Rubio campaign adviser Todd Harris said Tuesday that the former lawmaker from Miami has not been contacted by any federal investigators.
"There is absolutely nothing to this,'' he said. "Anyone who is looking into it or investigating will quickly come to the same conclusion.''
At this stage of the IRS investigation, agents are looking at federal tax records, state financial disclosure forms and other documents to see whether Rubio, Greer and Johnson may have personally benefited from using their GOP American Express cards without reporting or paying taxes on additional income.
"They would be interested in pursuing a case if the amount of money was big and it was being spent on people and things that were prohibited under the GOP's structure,'' said Jose I. Marrero, former special agent in charge of the IRS's South Florida office.
The party stopped issuing credit cards last year after Greer cut up his own American Express card at a party meeting to try to quash the uproar over spending.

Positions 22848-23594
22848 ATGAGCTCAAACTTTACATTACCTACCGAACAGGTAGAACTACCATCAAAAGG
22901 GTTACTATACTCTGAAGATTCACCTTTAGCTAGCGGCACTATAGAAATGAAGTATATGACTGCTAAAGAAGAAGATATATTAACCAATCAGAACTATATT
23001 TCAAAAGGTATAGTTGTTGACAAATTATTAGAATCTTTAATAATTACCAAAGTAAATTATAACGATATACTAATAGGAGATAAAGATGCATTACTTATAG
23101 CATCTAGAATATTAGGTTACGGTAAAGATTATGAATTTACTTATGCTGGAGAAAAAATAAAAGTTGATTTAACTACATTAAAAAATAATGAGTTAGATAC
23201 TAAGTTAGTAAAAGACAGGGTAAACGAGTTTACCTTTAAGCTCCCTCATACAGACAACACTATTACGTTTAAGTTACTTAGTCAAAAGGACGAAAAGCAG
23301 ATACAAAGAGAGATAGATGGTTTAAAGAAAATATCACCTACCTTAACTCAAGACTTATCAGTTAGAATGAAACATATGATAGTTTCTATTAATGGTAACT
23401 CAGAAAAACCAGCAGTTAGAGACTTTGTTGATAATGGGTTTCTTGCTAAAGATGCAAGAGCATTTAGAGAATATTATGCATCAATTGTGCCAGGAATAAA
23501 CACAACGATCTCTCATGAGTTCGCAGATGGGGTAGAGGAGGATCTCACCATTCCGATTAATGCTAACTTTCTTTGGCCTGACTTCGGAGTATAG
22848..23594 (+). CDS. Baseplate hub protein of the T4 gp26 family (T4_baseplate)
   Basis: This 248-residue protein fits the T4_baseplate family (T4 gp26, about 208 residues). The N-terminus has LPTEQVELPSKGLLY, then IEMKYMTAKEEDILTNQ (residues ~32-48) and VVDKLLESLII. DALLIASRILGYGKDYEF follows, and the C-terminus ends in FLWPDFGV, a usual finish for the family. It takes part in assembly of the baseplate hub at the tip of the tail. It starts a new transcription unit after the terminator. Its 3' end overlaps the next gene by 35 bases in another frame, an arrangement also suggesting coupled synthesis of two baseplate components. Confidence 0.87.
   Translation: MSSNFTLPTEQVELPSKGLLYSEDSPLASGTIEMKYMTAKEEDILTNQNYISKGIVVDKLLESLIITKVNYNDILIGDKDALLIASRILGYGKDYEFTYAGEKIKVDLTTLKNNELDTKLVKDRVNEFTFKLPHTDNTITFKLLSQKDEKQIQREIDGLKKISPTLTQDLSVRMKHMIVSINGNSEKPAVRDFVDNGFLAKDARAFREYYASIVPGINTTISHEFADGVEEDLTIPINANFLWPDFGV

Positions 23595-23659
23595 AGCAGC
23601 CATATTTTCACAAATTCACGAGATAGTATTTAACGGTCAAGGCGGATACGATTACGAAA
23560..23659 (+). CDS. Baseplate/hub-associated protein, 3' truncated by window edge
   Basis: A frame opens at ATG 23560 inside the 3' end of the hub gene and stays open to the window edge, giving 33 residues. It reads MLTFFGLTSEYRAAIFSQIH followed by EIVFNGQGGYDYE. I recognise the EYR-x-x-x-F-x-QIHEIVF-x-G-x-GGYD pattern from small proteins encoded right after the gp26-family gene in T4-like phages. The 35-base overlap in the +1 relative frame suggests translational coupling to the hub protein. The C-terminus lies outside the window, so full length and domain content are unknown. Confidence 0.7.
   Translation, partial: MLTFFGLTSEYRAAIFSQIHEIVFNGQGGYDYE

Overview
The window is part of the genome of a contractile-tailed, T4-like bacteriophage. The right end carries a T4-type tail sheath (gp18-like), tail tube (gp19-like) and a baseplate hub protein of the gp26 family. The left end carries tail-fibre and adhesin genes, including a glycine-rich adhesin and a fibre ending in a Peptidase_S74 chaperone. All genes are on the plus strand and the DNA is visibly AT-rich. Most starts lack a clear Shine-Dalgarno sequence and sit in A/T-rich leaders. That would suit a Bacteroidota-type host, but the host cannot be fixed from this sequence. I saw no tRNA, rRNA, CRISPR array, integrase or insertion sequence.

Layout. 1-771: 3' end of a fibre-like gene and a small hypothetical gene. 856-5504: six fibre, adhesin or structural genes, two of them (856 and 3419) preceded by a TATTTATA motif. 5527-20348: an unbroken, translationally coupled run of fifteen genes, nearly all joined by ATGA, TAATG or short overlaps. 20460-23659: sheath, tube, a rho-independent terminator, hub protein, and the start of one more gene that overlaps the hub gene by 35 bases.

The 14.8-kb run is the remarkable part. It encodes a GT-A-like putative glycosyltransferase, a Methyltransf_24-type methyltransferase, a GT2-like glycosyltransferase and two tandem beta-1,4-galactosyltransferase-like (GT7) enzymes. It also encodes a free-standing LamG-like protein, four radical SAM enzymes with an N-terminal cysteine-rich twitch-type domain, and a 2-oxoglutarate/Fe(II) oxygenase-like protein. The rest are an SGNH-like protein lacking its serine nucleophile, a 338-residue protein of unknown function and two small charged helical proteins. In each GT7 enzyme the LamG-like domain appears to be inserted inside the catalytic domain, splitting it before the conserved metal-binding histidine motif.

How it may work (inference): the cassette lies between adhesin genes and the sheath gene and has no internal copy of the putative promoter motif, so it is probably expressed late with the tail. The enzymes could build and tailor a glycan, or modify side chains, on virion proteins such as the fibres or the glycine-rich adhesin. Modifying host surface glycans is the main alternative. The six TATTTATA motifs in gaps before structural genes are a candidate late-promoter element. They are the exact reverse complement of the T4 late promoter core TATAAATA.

Rubio billed the party for more than $100,000 during the two years he served as House speaker, according to credit card statements obtained by the St. Petersburg Times and Miami Herald. The charges included repairs to the family minivan, grocery bills, plane tickets for his wife and purchases from retailers ranging from a wine store near his home to Apple's online store. Rubio also charged the party for dozens of meals during the annual lawmaking session in Tallahassee, even though he received taxpayer subsidies for his meals.
Rubio said the billings all related to party business — the minivan, for example, was damaged by a valet at a political function — and that he repaid the party for about $16,000 in personal expenses.
Asked during his campaign bus tour last week if he needed to amend his tax returns to reflect any party money that covered his personal expenses, Rubio said, "We don't believe it's income. It's not. . . . Whatever the law is, we're going to comply, but I don't think it's income.''
Greer, who was forced to resign in January amid allegations that he misspent party money, said of the IRS inquiry, "I paid all my taxes and did everything my accountant told me to do.''